This is going to be an odd year for many. May be you’re going to be tackling a smaller Christmas Dinner for the first time. May be you’ve decided to go all out now you don’t have to trek round to Auntie Sue’s because it’s “what you always do”! May be you’ve never cooked more than a fried egg but think this is your time to shine!
Whatever your situation, I thought it may be timely to do a little example of how to do a low effort Christmas Dinner as guidance for those that need it. Remember, Christmas Dinner is just a roast dinner but with cranberry sauce and crackers! Don’t let the weight of expectations get you down, this can be as simple or as complicated a meal as you want to make it!
You can look at the Christmas tag for some older recipes and round ups that are more comprehensive but I wanted to highlight some really simple recipes here. Whether you’re on your own or just a smaller family gathering this should hit the spot!
We like to have nibbles to tide us over from noon to 3pm when we have our Dinner. If you want to keep it super simple just grab some party food from the freezer section. These days they almost all cook at 180°C for around 15 minutes. Any leftovers are also great for grazing at!
In my family the Prawn Cocktail is king. (Well, for me it is, mum does try to do fancy smoked salmon thingies!) This is not only traditional but super simple. Finely sliced iceberg lettuce, prawns, cocktail sauce (Iceland’s is my favourite!) and a twist of lemon on top to look fancy. Less than 5 minutes and you’re done!
Turkey is, of course, traditional and if you want to keep it super simple I recommend a frozen Turkey crown. They’re about £10 and you can pick one up in almost any supermarket.
However, a large roast chicken will also do very nicely! I love to do a one pot chicken dish where you simply get a Really Big Pot, put in new potatoes in the base, add your chicken (put some herbs, garlic and half a lemon in the cavity), and scatter with bacon lardons. Drizzle with a little olive oil and cook according to the time on the packet (or 25 minutes per lb + 20 minutes in 180°C oven) Add a cup of frozen peas 30 minutes before the end. This also works well in a slow cooker on high for 3 hours if you need the space in the oven or even if you don’t have an oven! You can find the more detailed recipe here.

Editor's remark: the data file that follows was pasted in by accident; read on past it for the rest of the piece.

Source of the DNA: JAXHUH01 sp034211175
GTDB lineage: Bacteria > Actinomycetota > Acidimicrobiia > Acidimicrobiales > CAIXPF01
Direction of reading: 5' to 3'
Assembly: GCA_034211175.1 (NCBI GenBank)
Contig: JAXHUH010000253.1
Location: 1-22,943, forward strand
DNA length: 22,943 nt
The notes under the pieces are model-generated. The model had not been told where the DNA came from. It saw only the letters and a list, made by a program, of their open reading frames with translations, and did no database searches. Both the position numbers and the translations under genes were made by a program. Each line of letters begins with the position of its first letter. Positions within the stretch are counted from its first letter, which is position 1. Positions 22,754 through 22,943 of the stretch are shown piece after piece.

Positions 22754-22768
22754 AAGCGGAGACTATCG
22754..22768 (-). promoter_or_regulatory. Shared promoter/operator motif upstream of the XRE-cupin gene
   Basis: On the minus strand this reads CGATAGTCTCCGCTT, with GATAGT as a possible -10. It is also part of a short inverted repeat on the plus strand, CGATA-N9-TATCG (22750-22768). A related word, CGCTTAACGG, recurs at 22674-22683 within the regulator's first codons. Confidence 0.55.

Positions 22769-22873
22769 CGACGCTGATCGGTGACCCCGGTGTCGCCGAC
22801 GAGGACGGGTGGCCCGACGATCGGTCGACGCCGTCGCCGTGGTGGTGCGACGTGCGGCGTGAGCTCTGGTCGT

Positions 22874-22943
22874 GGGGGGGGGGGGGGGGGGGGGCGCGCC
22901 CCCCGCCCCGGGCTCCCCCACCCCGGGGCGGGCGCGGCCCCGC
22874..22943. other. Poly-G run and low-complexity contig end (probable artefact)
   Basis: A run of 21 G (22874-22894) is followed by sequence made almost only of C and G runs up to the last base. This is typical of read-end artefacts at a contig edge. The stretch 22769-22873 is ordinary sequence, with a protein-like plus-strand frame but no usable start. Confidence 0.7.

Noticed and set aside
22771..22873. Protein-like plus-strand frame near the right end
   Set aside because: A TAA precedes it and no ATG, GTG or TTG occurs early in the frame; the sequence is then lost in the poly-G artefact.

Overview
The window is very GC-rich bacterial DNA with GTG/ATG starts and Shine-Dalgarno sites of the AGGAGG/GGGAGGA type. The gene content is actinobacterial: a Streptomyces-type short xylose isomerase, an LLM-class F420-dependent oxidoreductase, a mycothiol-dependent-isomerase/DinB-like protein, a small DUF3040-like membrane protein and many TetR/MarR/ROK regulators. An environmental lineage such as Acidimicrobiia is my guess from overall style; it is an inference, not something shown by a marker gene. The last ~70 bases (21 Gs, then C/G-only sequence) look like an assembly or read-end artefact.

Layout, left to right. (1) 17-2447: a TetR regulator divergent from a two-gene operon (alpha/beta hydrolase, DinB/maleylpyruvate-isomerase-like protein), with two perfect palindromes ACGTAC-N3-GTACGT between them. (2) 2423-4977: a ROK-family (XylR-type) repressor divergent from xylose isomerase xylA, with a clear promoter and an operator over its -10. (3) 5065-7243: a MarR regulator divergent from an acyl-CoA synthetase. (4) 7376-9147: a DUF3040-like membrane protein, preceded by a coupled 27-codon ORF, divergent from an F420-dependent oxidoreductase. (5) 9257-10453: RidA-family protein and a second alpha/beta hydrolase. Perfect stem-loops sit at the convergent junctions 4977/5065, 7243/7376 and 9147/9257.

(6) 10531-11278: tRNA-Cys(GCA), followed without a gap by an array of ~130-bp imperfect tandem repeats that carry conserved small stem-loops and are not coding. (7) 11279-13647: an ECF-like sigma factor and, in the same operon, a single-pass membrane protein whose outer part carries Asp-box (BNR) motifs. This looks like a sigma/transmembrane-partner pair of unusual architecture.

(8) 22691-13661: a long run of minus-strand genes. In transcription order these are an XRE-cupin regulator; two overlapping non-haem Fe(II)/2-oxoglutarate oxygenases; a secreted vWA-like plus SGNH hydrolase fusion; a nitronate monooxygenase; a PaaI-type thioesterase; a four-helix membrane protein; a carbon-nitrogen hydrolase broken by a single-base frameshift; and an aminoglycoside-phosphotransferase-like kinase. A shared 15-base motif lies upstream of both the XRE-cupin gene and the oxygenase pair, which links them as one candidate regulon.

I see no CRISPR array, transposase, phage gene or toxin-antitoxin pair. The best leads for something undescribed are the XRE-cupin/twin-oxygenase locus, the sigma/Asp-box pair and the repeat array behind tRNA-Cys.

A roast dinner is all about timing. If you figure out your timings then it’s plain sailing. You can prep all of your veg in advance, even the night before, so all you have to do on the day is put dishes in the oven on time or you can get the roast in and then do your veg prep. I have a post outlining some of the timings for veg here.
2 hours before: Roast In
45 minutes before: parsnips in (I like them crispy.)
30 minutes before: leeks in cream sauce, stuffing balls & pigs in blankets in
25 minutes before: Brussels sprouts and carrots in steamer on the hob. Check the sprouts after 15 minutes by poking with a sharp knife. They should be soft but not soggy.
Serving Time: Remove the chicken from the pot and place on a serving board. Use a slotted spoon to remove the potatoes and peas and bacon. You can make gravy with the juices. I explain how here.
Christmas pudding is traditional, easily available from the supermarket, and I hate it. So I have a couple of other seasonal options that you can make the day before:
If you’re on your own do not let this stop you from having a full roast! The leftovers are the best bit! From this dinner I will be able to make sandwiches, soup, risotto and may be a few other dishes as takes my fancy! I basically won’t have to cook again for the next week, which is exactly how I like it!
– Melt the butter in a medium sized pan. Add a small splash of olive oil to stop it catching.
– Add the mushrooms, garlic, salt and pepper. Cook until soft and browned.
– Add the white wine and vegetable stock.
– Blend with a stick blender until your desired level of smooth. (I like bits in my soup but if you want a totally smooth soup you’ll need to decant into a liquidiser and blend in that then resume cooking.)
– Bring the soup to a boil then turn down to a simmer.
– Add the cream and heat gently until the edges are bubbling.
For a dish that bears my name this took me an embarrassingly long time to get right. I would have potatoes swimming in butter or too crisp to eat without worrying about your fillings. These little stacked Pommes Anna finally hit that sweet spot between buttery and crispy and look fab for what is actually minimal effort. You can do a lot of the prep beforehand in assembling the stacks in the muffin tin if you want to prepare these in advance and then just pop them in the oven when ready so good for dinner parties!